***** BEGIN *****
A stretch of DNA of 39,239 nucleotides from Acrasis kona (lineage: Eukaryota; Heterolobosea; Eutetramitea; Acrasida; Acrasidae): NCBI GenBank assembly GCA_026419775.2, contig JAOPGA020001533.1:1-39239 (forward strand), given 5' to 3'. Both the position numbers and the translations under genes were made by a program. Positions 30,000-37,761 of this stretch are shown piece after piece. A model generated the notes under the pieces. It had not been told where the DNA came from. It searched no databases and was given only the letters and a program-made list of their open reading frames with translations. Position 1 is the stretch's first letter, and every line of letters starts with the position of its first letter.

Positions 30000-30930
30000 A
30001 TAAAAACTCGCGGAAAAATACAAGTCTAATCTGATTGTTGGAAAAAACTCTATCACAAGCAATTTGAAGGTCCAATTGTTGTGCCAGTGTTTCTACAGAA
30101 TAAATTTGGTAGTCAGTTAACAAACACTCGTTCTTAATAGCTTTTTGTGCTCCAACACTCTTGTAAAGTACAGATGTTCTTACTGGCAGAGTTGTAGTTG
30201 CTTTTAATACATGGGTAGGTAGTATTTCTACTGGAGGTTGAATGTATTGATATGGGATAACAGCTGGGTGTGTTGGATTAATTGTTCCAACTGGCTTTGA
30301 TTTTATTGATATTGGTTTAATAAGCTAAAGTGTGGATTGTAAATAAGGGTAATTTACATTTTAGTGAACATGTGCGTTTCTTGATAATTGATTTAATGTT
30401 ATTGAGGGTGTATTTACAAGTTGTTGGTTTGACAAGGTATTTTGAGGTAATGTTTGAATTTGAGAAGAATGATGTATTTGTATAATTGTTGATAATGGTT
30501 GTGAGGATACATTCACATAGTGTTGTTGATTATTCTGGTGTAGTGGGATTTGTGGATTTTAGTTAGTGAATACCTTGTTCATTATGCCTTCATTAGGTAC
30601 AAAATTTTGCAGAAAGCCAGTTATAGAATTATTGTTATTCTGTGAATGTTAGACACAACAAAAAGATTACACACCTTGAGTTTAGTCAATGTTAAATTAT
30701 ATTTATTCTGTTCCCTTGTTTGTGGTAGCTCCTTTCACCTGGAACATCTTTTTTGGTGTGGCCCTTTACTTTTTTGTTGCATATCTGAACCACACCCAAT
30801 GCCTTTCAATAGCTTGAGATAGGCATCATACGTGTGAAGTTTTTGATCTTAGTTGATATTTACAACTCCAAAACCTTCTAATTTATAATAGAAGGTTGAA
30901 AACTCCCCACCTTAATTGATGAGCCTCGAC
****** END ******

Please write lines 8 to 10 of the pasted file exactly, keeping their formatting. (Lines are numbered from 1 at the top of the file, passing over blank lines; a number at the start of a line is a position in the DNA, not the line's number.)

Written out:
30401 ATTGAGGGTGTATTTACAAGTTGTTGGTTTGACAAGGTATTTTGAGGTAATGTTTGAATTTGAGAAGAATGATGTATTTGTATAATTGTTGATAATGGTT
30501 GTGAGGATACATTCACATAGTGTTGTTGATTATTCTGGTGTAGTGGGATTTGTGGATTTTAGTTAGTGAATACCTTGTTCATTATGCCTTCATTAGGTAC
30601 AAAATTTTGCAGAAAGCCAGTTATAGAATTATTGTTATTCTGTGAATGTTAGACACAACAAAAAGATTACACACCTTGAGTTTAGTCAATGTTAAATTAT